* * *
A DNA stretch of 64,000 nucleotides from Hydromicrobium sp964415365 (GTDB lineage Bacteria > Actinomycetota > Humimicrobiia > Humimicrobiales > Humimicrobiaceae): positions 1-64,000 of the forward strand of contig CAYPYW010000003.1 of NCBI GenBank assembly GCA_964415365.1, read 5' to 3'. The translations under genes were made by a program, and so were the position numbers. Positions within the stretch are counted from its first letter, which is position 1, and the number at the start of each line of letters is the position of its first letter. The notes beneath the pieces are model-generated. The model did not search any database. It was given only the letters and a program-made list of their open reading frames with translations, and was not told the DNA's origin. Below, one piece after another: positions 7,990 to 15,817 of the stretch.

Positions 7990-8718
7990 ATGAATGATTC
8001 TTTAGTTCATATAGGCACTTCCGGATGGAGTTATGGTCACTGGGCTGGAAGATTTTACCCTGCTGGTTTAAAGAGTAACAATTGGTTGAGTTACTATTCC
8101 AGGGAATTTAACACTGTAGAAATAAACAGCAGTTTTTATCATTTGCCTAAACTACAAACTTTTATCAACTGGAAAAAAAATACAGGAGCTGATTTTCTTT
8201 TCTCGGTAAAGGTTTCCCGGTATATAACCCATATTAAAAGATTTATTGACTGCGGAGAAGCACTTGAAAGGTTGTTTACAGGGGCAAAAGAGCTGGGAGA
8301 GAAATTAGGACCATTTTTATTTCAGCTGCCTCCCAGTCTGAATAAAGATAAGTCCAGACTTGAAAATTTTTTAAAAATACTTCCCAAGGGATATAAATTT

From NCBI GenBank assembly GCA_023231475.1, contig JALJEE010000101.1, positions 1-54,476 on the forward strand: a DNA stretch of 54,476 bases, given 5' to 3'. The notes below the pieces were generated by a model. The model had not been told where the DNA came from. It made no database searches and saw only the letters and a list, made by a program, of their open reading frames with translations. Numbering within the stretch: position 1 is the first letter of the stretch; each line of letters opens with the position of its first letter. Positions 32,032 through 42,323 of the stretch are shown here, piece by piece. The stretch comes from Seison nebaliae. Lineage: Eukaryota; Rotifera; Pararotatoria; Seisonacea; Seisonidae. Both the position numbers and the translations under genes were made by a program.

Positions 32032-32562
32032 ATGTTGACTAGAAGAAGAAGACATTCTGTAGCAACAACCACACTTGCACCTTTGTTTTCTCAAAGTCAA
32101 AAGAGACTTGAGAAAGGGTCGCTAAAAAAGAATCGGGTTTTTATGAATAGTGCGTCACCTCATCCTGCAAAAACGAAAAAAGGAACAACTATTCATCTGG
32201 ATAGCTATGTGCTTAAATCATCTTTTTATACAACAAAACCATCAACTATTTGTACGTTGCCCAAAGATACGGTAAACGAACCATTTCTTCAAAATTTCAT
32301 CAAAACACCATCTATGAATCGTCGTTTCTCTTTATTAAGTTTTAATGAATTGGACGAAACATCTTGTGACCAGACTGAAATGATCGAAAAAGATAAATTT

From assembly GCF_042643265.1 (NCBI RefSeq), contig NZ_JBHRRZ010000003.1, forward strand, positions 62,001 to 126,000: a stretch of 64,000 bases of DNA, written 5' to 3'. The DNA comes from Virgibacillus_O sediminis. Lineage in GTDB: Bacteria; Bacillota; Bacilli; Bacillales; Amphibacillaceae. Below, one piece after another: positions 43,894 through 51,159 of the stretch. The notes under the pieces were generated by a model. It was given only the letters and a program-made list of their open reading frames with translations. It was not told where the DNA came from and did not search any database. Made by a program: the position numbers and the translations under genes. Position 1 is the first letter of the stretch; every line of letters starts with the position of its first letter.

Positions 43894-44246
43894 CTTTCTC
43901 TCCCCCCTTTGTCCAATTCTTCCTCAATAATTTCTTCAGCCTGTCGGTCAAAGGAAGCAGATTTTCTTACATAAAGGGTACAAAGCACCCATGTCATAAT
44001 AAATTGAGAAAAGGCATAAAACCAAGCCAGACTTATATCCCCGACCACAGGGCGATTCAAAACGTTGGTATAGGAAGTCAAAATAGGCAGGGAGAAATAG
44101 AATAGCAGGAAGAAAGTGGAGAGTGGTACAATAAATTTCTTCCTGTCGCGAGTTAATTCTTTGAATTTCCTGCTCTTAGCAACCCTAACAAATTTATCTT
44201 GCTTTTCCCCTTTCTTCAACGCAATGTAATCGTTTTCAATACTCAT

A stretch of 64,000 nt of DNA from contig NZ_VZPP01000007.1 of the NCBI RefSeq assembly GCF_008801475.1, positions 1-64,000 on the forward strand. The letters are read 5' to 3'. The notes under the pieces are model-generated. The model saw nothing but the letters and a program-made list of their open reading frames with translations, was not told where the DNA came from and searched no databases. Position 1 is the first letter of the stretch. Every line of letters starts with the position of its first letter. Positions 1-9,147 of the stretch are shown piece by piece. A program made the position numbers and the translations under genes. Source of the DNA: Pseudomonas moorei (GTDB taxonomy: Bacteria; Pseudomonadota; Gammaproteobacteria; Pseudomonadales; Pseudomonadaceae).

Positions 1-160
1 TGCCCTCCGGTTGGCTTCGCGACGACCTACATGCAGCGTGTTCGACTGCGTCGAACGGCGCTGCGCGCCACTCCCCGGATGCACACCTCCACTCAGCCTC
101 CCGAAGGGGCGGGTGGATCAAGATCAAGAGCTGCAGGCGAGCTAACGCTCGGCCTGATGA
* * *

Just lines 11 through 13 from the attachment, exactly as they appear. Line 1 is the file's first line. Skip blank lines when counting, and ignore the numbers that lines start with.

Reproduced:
32101 AAGAGACTTGAGAAAGGGTCGCTAAAAAAGAATCGGGTTTTTATGAATAGTGCGTCACCTCATCCTGCAAAAACGAAAAAAGGAACAACTATTCATCTGG
32201 ATAGCTATGTGCTTAAATCATCTTTTTATACAACAAAACCATCAACTATTTGTACGTTGCCCAAAGATACGGTAAACGAACCATTTCTTCAAAATTTCAT
32301 CAAAACACCATCTATGAATCGTCGTTTCTCTTTATTAAGTTTTAATGAATTGGACGAAACATCTTGTGACCAGACTGAAATGATCGAAAAAGATAAATTT